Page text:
a main control unit connected to the transceiver unit, the control unit controlling the antennas for transmitting and receiving signals and evaluating the signals received by the antennas, whereby one signal is supplied to at least two of the antennas; and
a power control unit and a phase control unit for selectively controlling one of a transmission power and a phase of the signals is controlled such that undesired feedback on the phase or the signals or the transmission power does not occur.
In accordance with an added feature of the invention, the main control unit forms a part of the transceiver unit.
In accordance with another feature of the invention, the power control unit and the phase control unit control the signals with respect to a pulse width thereof.
In accordance with an additional feature of the invention, the antennas are electrical coils forming part of an LC oscillator circuit strategically disposed in the motor vehicle, such as for instance in the driver's door, in the rear door on the driver's side, in the side wall at the back seat, in the wall at the fuel tank, or at a bumper of the motor vehicle.
In accordance with a further feature of the invention, the phase control unit is a shift register and a demultiplexer connected to the shift register.
In accordance with a concomitant feature of the invention, the power control unit comprises an upward counter and a comparator.
In other words, at least two antennas are disposed separately from one another in the motor vehicle. Two signals are broadcast via the antennas and the signals are different in terms of their phase relationship and their transmission power, and any change in the transmission power causes no unintended change in the phase, and vice versa. This is accomplished by means of the power control unit and the phase control unit.
Information contained in the signals is not changed by changes in phase and transmission power.
In this way, a superimposed magnetic field is generated, whose directional characteristic depends on the transmission power and the phase of the signals of each antenna. If the transmission power and/or the phase of the signals is varied on purpose, this creates magnetic fields which have changed in their three-dimensional distribution of intensity, compared with the preceding magnetic fields. Consequently the transponder, even under unfavorable conditions, can receive a sufficiently strong signal, on the basis of which it can return its response signal.
The values of the transmission powers and the phase settings of the signals can for instance be stored in memory as transmission parameters. The transmission parameters can also be varied systematically, so that an interrogation signal is still received by the transponder even if no signal was received at first.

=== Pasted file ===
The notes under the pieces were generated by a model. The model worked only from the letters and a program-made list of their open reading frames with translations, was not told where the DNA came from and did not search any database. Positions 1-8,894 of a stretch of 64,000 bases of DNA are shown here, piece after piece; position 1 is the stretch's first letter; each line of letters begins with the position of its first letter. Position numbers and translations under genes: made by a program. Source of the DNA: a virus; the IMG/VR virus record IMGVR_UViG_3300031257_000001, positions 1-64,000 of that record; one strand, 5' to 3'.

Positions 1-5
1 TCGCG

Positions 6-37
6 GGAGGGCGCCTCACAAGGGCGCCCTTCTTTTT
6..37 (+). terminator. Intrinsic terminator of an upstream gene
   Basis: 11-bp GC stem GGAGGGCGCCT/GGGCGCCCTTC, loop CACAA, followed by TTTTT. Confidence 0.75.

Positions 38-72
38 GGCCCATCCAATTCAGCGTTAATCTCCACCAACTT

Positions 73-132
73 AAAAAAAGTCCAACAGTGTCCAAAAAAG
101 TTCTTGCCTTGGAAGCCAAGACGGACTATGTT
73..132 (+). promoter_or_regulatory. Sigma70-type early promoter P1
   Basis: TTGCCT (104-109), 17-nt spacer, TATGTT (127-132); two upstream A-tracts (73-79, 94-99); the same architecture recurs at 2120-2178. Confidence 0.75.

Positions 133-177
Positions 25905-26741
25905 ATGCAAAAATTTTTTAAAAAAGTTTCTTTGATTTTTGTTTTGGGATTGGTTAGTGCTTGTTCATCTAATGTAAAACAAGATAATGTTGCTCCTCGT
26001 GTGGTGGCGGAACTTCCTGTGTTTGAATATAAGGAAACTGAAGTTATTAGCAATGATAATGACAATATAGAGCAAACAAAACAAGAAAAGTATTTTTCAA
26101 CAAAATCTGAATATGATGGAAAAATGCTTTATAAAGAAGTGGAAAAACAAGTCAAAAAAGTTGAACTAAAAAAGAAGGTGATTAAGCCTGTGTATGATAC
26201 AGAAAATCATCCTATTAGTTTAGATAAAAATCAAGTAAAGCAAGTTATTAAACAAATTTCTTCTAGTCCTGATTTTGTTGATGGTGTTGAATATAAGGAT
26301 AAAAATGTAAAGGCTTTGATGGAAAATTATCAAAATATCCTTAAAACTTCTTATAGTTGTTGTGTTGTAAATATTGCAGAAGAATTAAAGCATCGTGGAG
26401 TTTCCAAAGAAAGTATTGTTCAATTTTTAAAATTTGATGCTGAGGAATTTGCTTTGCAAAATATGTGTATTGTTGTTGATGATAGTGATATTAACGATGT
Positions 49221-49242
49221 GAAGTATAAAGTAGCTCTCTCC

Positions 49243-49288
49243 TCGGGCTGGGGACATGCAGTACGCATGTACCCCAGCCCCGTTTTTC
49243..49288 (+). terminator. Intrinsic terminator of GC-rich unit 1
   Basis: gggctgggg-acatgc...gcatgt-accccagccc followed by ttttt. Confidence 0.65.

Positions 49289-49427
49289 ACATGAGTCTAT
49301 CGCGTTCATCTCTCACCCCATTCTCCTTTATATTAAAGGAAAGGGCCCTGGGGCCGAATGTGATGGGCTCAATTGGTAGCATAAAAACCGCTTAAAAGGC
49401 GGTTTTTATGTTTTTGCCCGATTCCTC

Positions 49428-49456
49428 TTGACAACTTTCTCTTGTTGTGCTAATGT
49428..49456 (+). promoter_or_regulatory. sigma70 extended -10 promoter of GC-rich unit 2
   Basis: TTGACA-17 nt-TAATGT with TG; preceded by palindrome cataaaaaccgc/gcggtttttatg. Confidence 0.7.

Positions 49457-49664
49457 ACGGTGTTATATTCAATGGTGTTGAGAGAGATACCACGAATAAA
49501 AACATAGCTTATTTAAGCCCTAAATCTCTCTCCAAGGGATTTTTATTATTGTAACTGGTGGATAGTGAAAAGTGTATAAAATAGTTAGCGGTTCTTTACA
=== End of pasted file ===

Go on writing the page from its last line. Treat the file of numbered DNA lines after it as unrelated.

Other features which are considered as characteristic for the invention are set forth in the appended claims.
Although the invention is illustrated and described herein as embodied in an anti-theft system for a motor vehicle, it is nevertheless not intended to be limited to the details shown, since various modifications and structural changes may be made therein without departing from the spirit of the invention and within the scope and range of equivalents of the claims.
The construction and method of operation of the invention, however, together with additional objects and advantages thereof will be best understood from the following description of specific embodiments when read in connection with the accompanying drawings.
Referring now to the figures of the drawing in detail and first, particularly, to FIG. 1 thereof, there is seen an anti-theft system according to the invention for a motor vehicle 1. The system has a transceiver unit in the vehicle, with a main control unit 2 and antennas 3. The transceiver unit sends signals wirelessly via the antennas 3. Signals are received via the antennas 3 in the same way and evaluated in the main control unit 2.
The main control unit 2 is connected to a plurality of antennas 3, which are disposed for instance in the driver's door, the passenger door, the tailgates, the trunk, the area of the tank, the area of the bumper, or at other points--distributed over the motor vehicle 1. The signals are transmitted via at least two antennas 3, and each antenna 3 generates an electromagnetic field. The magnetic fields are superimposed on one another and form a three-dimensional superimposed magnetic field. A directional characteristic 4 and thus the range of the superimposed magnetic field depends on the transmission power of the individual antennas 3 and on the phase between the signals that are transmitted via the two antennas 3.
If someone seeks access to the motor vehicle 1, then first they have to prove their identity with the aid of a portable code transducer (hereinafter called a transponder 5). As soon as the user seeking access to the vehicle actuates a trip switch 6 (see FIG. 2), then via the antennas 3 a signal (hereinafter called a interrogation signal) is transmitted. If the interrogation signal is received by the transponder 5, then the transponder in turn sends coded information back in the form of an response signal.
The response signal is received by the antennas 3 in the motor vehicle 1 and is carried to the control unit 2, which forms the evaluation unit. The response signal is evaluated there. The control unit 2 is connected to door locks 7, control devices (in particular, an immobilizer control device 8), or other electronic units in the motor vehicle 1 via data lines 9. If the transponder 5 is found to be authorized (successful authentication), then depending on the contents of the response signal, one or all of the door locks 7 are locked or unlocked, the immobilizer control device 8 is enabled, the dome light is turned on or off, the windows or sliding roof are opened or closed, the heater is turned on or off, and so forth. Via the control unit 2, control signals for this purpose are transmitted to the appropriate electronic units in the motor vehicle 1. In FIG. 2, the transceiver unit has the control unit 2, which may for instance be embodied as a microprocessor μP. The sending and receiving of signals is controlled by the control unit 2, and the received signals are evaluated and further electronic units in the vehicle are controlled by the control unit as well. To that end, the control unit is connected to at least one transmitter 11 and one receiver 12, in which the signals are modulated or demodulated.